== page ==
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The thing about lifestyle programming is that viewers get very attached. They get attached to the shows. They get attached to the network. And they get attached to the personalities.
Advertisers are the same way. Take Food Network, part of Scripps Networks, which has built its business on Food, HGTV and its other lifestyle brands.
“Advertisers come to us. They know we know how to speak to our audience best,” says Karen Grinthal, senior VP, national ad sales, food category, for Scripps Networks Interactive.
“The idea of the [Food Network] brand now is that it is really ubiquitous in people’s lives. And that’s part of why advertisers like to do specialty marketing with us, because they get the reach of an entertainment brand and they get the focus of a vertical. And that’s really unusual,” Grinthal adds.
What’s also unusual is the way personalities have been a part of the Food Network brand. “I’ve been here for almost 16 years and we did that from the very beginning, when Emeril [Lagasse] was the only known personality and we had 20 million homes and we were doing specialty custom production,” Grinthal says. “It was a lot less sophisticated, but it was definitely there.”
In this year’s upfront, Food Network will be emphasizing Chef Wanted, a series in which a restaurant searches for the person with the recipe for its success. Kohl’s is already a sponsor, but the network wants to raise its profile among advertisers and other potential promotional partners.
Chef Wanted is hosted by Anne Burrell, who might be poised to be not only a TV star but a marketing diva. She would be following in the footsteps of current Food Network chefs Robert Irvine, a spokesman for Lexus and Sysco; Alex Guarnaschelli, who has a deal with Fisher Nuts; and Sandra Lee, who works with Diageo. Other Food Network personalities have merchandising deals, including Giada De Laurentiis, Paula Deen and Lagasse. These stars have a connection to the network that sticks by even as individual shows come and go.
Burrell started on TV as Mario Batali’s sous chef in Food Network’s Iron Chef. She also cohosts Food’s Worst Cooks in America, where she has adopted a tough but compassionate demeanor.
“She cares very deeply about what she does,” Grinthal says of Burrell. “She’s been a line cook in a restaurant. She’s been an executive chef, and she understands in a deep and personal way how stressful that job is and what it takes to do it right. Anne is interesting because she’s really tough on the outside, but she’s really soft in the inside because she has so much emotion invested. And that’s what’s so relatable about her.”
And that gives Burrell the potential to have a role in the marketing of Food Network ad clients.
While discussions with clients can lead to talent involvement, sometimes the clients seek out the network’s hosts on their own. And when they make a deal, it is separate from any media buy.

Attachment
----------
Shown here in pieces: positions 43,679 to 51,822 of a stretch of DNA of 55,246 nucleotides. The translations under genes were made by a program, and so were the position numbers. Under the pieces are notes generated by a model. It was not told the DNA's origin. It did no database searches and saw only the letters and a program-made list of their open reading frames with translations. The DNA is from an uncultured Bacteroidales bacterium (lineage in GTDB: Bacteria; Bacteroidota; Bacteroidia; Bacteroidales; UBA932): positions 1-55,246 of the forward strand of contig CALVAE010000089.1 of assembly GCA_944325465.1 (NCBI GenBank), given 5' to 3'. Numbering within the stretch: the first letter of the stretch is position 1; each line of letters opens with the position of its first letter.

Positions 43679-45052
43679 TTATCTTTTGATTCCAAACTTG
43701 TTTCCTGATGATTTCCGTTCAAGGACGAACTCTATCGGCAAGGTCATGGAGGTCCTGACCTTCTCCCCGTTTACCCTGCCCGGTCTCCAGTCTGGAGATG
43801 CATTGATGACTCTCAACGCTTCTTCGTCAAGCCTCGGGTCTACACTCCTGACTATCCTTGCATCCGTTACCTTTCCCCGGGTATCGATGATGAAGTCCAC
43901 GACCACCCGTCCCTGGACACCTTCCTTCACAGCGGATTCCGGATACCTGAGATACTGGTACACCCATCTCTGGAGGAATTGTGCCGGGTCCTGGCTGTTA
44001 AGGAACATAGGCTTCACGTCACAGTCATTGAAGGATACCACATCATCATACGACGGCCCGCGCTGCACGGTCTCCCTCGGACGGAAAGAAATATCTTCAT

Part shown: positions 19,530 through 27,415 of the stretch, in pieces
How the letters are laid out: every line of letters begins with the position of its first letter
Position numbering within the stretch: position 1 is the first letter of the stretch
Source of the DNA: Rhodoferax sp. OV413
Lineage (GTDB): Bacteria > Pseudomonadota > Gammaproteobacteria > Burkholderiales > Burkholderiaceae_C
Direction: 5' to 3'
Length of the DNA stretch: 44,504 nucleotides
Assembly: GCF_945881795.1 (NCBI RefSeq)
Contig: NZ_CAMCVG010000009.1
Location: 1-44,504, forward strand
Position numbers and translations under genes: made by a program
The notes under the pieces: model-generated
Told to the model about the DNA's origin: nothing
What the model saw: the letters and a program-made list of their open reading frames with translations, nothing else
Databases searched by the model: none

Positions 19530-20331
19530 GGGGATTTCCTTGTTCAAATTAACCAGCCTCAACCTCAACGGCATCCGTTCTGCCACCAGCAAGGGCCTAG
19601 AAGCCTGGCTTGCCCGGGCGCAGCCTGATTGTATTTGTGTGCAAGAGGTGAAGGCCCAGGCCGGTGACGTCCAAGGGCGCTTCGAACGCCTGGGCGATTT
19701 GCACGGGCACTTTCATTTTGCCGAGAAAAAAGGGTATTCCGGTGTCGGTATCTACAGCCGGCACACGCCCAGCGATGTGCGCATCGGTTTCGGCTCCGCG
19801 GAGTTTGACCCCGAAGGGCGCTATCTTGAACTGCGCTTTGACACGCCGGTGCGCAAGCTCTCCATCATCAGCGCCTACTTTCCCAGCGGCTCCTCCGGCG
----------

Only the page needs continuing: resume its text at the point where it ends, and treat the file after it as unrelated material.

“We often bring opportunities to talent. But when it comes to the actual negotiations, that is not our realm,” says Grinthal, who wishes talent was on her rate card.
“We try to put together what the breadth and scope of a relationship is as it pertains to us and them with the advertisers. And so our marketing team works closely and our PR team works closely with an agent to make sure we’re all in synch,” Grinthal says. “We don’t own the talent. We own the show. In the beginning stages of their career, we have obviously more say. We have approval. But the more senior they get, the more latitude they have.”
For example, Rachael Ray has a two-year deal promoting S.C. Johnson products. “We did a whole Scripps-wide deal with S.C. Johnson, so we create custom content featuring [Ray]. But the deal with the company, that’s her deal,” says Grinthal. “But it wouldn’t have happened if we hadn’t sat down together with a broad concept with S.C. Johnson and then they said, ‘Now we want talent in, and we want Rachael.’ We can’t offer that. That is their negotiation.”
But it pays to keep the programmer involved for marketers doing business with Food Network talent. “Target is a very big partner of ours, and they have a line of cookware and food with Giada De Laurentiis,” says Grinthal. “So we sit down and we say, ‘You have this investment with Giada, you have a great investment with us. We have all these assets. How do we make them all work hardest for you?’ And that’s the approach.”
E-mail comments to email@example.com and follow him on Twitter: @jlafayette
Jon has been business editor of Broadcasting+Cable since 2010. He focuses on revenue-generating activities, including advertising and distribution, as well as executive intrigue and merger and acquisition activity. Just about any story is fair game, if a dollar sign can make its way into the article. Before B+C, Jon covered the industry for TVWeek, Cable World, Electronic Media, Advertising Age and The New York Post. A native New Yorker, Jon is hiding in plain sight in the suburbs of Chicago.
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